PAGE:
Mass grave found in Germany: it may be the largest in Europe, but who is there? – The Sun of Mexico

In an astonishing and disturbing find, archaeologists in Germany found approximately a thousand skeletons in a mass grave which could become the largest in all of Europe.

In accordance with cnnbliss mass grave located in southern Germany in Nuremberg, contains human remains that belong approximately between the years 1400 and 1600 according to a radiocarbon dating test. The human remains were found after an archaeological study prior to a residential construction.

Melanie Langbein, from Nuremberg’s heritage conservation department, reportedly told CNN that burials in a short period of time and without Christian burial practices imply that they are due to the plague.

Langbein explained that in a note found in 1634, it is specified that after an outbreak of plague that killed more than 15,000 people in 1632-1633, almost 2,000 people were buried in St. Sebastian Spital, Nuremberg, that is, the site of the current excavation.

What happened during the black plague?

According to the World Health Organization, The plague has caused various and deadly pandemics with a high. In the 14th century it was called the “Black Death” and caused the death of approximately 50 million people in Europe.

The plague is an infectious disease caused by Yersinia pestis, a zoonotic bacteria that is usually found in small mammals and the fleas that parasitize them. Transmission between animals is done through fleas. Humans are infected through the bites of infected fleas, direct contact with infected body fluids or contaminated materials, and inhalation of respiratory droplets or small particles from patients with pneumonic plague.The WHO explains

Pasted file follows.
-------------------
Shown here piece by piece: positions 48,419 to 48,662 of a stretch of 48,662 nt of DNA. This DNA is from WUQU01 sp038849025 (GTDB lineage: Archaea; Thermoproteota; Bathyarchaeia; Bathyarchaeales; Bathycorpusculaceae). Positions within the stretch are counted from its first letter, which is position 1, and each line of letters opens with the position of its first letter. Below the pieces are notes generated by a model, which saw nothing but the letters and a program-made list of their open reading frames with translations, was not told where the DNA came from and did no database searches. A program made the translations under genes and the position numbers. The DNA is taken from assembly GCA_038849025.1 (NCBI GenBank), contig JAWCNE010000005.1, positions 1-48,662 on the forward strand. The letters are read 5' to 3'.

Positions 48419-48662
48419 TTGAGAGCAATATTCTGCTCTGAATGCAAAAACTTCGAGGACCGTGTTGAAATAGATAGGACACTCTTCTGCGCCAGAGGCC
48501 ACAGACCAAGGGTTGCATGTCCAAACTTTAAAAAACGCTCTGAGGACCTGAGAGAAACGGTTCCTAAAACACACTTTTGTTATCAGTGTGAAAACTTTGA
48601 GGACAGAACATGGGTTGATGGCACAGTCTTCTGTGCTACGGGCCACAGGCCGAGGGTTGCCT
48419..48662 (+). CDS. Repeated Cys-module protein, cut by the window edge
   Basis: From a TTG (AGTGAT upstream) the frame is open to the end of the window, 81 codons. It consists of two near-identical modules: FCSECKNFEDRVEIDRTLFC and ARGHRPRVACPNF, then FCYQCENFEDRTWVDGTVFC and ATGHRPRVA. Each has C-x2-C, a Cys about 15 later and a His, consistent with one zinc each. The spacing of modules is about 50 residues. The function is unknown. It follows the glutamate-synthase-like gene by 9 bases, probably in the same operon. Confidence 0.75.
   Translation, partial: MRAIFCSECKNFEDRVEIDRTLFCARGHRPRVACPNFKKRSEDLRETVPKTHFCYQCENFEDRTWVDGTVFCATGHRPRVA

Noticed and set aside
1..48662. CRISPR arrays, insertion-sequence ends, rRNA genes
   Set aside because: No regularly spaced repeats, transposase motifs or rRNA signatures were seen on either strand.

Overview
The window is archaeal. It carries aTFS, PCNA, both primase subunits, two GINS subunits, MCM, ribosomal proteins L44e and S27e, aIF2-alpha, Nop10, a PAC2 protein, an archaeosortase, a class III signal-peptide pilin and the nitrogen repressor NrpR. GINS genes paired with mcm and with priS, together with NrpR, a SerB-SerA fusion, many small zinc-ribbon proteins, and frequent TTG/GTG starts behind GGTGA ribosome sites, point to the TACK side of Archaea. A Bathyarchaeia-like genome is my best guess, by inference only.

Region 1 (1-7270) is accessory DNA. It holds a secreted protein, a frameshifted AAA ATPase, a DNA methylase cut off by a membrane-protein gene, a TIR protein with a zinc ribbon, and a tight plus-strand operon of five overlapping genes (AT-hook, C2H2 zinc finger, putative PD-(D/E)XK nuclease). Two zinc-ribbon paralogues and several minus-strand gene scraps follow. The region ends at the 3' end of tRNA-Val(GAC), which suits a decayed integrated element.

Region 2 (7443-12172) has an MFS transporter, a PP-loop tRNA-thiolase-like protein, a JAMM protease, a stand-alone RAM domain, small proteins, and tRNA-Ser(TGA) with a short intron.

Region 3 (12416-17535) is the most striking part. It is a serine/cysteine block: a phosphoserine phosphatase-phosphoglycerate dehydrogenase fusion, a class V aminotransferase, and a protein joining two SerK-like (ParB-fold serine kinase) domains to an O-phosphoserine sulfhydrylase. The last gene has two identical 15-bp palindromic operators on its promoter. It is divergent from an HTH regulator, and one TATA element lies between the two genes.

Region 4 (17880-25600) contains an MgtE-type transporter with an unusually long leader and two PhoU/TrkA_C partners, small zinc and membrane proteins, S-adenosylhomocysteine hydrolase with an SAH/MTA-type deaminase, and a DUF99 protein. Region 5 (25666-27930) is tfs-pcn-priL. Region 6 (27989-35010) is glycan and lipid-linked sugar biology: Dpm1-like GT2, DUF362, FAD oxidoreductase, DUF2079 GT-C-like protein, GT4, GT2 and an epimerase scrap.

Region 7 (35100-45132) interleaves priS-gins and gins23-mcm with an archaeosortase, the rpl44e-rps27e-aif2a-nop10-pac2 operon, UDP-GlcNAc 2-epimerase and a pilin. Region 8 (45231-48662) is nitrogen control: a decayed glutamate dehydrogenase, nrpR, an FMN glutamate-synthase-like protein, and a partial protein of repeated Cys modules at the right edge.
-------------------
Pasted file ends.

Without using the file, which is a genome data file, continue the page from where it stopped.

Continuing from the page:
In accordance with National Geographic, the Black Death epidemic that devastated Europe between 1346 and 1353occurred due to the unsanitary conditions of the Middle Ages and the rapid spread through rats.

The disease broke out in the groin, armpits and/or neck, between suppurations and extreme fevers, the patients died in agony and delirium. During the infection, lymph nodes became inflamed, which were named bubo, hence the origin of the term bubonic plague.

This specialized magazine points out that between 1346 and 1353, the total population of Europe went from 80 million inhabitants to only 30 million.

Currently it is treated without any problem with antibiotics, however, the WHO reported between 2010 and 2015 up to 3,248 cases in the world, 584 of them being fatal.

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